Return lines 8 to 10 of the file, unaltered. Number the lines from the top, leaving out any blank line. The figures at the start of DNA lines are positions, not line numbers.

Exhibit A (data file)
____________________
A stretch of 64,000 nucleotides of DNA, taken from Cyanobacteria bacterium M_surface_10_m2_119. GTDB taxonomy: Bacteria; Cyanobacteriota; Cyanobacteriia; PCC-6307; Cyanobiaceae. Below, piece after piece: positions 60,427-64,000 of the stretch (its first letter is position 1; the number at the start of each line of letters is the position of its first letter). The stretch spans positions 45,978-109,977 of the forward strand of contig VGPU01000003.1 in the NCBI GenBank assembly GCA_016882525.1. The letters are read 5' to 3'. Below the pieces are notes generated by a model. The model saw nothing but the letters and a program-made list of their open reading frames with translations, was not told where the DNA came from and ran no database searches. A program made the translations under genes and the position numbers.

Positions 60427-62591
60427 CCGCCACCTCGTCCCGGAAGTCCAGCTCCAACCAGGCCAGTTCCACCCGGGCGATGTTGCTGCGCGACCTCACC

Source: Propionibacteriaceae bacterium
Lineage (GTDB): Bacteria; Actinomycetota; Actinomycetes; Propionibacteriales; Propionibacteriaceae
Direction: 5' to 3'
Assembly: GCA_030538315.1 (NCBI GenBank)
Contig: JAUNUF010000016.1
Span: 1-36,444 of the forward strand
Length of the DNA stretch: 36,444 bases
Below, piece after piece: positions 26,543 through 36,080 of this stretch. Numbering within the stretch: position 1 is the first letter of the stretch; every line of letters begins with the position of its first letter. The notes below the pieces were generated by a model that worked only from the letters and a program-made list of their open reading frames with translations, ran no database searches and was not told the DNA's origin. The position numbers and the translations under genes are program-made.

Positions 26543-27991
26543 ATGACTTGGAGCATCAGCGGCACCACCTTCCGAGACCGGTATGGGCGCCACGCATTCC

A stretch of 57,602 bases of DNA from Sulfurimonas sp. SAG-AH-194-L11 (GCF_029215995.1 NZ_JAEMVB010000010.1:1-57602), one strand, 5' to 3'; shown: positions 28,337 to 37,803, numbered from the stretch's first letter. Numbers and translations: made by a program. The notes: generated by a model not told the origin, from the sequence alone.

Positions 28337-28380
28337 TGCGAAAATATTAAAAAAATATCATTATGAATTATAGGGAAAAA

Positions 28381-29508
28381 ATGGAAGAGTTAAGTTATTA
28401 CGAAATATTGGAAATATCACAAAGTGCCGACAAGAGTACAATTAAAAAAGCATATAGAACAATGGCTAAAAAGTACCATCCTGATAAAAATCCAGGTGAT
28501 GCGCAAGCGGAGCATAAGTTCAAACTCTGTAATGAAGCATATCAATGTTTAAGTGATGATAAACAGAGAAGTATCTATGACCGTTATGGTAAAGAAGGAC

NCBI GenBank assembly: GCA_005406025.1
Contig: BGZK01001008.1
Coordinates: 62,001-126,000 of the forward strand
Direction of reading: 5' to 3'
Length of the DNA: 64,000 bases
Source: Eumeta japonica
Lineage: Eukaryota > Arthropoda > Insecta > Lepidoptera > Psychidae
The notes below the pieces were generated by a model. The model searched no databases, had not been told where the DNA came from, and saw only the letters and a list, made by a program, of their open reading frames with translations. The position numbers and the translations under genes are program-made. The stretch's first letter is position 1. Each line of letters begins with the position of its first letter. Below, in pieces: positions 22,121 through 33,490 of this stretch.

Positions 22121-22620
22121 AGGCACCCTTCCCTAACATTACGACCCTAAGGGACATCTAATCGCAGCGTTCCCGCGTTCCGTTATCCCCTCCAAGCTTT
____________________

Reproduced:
Contig: JAUNUF010000016.1
Span: 1-36,444 of the forward strand
Length of the DNA stretch: 36,444 bases